Nepal on the verge of anarchy

Published on May 18, 2004 12:11 PM IST

With Maoists ruling the countryside and no PM in sight, Nepal is verging on anarchy.

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PTI | ByKedar Man Singh (Agence France-Presse), Kathmandu

With Maoists ruling the countryside and no prime minister in sight, Nepal is verging on anarchy as produce fails to reach the cities and civilian vehicles become fair game in the lawless mountains.

In the past week alone, suspected Maoists have set off bombs in courts and offices in the capital Kathmandu, torched three tourist buses and blown up the food pantry at an upscale hotel in the popular Chitwan wildlife park.

No one was hurt in the attacks, but they underscored the chaos reigning in the Himalayan kingdom, where more than 9,500 people have died since 1996 in fighting with the Maoists who want to topple the monarchy.

"We have a feeling that there is no government in the country," said Prakash Kumar Singh, an organiser of the Trekking Agents Association-Nepal.

"Security forces have failed to protest tourist buses and public carriers carrying essential materials."

The Maoists are never known to have harmed tourists, whose visits provide jobs to 1.25 million people in the cash-strapped land of Mount Everest.

But the Maoists and the array of labour and ethnic groups aligned with them regularly call strikes in bids to demonstrate popular support and take action against anyone who defies them.

The rebels called a nationwide shutdown from Tuesday to Thursday in part to show solidarity with massive anti-monarchy protests organised by opposition parties last month in Kathmandu.

The opposition, although not affiliated with the Maoists, has vowed to step up protests during the three-day strike to demand King Gyanendra reverse his 2002 decision to fire the elected government for "incompetence".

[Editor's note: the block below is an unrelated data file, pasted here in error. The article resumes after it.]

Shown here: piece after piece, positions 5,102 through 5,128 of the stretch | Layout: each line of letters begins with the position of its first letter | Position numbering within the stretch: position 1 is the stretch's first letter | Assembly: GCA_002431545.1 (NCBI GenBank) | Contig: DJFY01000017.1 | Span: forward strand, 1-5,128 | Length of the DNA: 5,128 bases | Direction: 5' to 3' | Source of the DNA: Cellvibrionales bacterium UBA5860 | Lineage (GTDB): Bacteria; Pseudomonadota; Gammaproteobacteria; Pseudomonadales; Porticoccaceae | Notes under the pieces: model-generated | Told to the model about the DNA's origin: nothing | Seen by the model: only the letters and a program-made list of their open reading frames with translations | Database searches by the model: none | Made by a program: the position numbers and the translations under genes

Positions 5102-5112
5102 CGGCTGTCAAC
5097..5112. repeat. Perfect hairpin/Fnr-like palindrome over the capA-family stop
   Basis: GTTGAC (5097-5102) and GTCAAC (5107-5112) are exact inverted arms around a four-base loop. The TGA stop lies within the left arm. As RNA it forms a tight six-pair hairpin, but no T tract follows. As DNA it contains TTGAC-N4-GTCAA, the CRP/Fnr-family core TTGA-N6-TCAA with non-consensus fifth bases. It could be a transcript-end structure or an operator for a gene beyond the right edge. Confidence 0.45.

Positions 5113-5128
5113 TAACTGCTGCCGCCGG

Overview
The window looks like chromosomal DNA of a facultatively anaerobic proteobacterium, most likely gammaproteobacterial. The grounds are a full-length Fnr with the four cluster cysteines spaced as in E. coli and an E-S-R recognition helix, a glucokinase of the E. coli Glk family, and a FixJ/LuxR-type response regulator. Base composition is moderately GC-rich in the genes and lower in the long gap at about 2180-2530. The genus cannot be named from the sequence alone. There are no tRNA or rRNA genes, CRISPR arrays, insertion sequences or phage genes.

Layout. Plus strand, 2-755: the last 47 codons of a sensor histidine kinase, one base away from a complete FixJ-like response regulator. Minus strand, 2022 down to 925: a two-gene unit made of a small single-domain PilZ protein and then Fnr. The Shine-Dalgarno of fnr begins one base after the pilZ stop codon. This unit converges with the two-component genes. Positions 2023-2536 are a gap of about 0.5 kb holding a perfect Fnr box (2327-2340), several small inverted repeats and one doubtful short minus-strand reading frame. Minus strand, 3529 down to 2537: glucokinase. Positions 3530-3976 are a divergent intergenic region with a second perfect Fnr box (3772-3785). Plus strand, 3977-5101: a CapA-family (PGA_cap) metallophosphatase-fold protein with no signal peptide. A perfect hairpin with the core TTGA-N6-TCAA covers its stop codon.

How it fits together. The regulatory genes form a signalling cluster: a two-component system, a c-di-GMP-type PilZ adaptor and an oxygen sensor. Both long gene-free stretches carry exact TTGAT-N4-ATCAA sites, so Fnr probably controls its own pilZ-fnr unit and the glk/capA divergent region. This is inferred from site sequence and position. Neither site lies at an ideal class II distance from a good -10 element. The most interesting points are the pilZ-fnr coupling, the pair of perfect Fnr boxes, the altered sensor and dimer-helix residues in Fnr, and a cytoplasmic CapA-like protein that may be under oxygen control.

Surya Bahadur Thapa, the king's handpicked prime minister, resigned on May 7 under pressure from the street demonstrations and from donor nations, which have urged Gyanendra to respect human rights and democracy.

But no prime minister has been named to replace Thapa as opposition parties insist the king needs to negotiate with all of their leaders at once.

The political crisis has only reinforced that nobody rules the country of 25 million people.

The state-run dairy corporation announced Sunday that its stock in Kathmandu was falling short by 60 percent because of difficulties in transportation, particularly imports from India.

"Until next week," when the effects of the Maoist strike have receded, "there is no possibility of meeting the regular supply of milk and milk products," dairy cooperation official Khadga Bahadur Thapa said.

The growing anarchy has also torn asunder delivery lines for other fresh produce.

"Some farmers have thrown their tomatoes, potatoes, oranges and mangoes out in anger as the government has failed to protect them," said Shankher Khadigi, a vegetable dealer at the Kalimati produce distribution centre in Kathmandu.

Major passenger bus operators have suspended services in southwestern and southeastern Nepal, the areas most devastated by the insurgency.

"Maoist bans on the movement of buses and public carriers have caused great inconvenience to people and big economic loss," said Suryakanta Regmi, a transport operator in the southern industrial city of Birgunj.

He said vehicles coming from India, just across the border from Birgunj, faced particular risk as Maoists had taken to attacking them, although no Indian nationals are known to have been killed.

The Maoists, who want to turn the world's only Hindu kingdom into a secular, communist republic, oppose India's overwhelming economic and cultural influence in the neighbouring country.

The loss of government authority has also hit hard Nepal's other international border, with Chinese-ruled Tibet.

Kewal Prasad Bhandari, a customs officer at the Tatopani crossing with Tibet, estimated that at least 14,000 dollars in potential government revenue was lost daily at his border post.

"Many importers and exporters no longer bother to pay revenue to the government," he said.

But even for those who pay customs, the road is perilous. Bhandari said several trucks and buses lie abandoned near the border after their operators gave up on negotiating through the strikes and Maoist ambushes.

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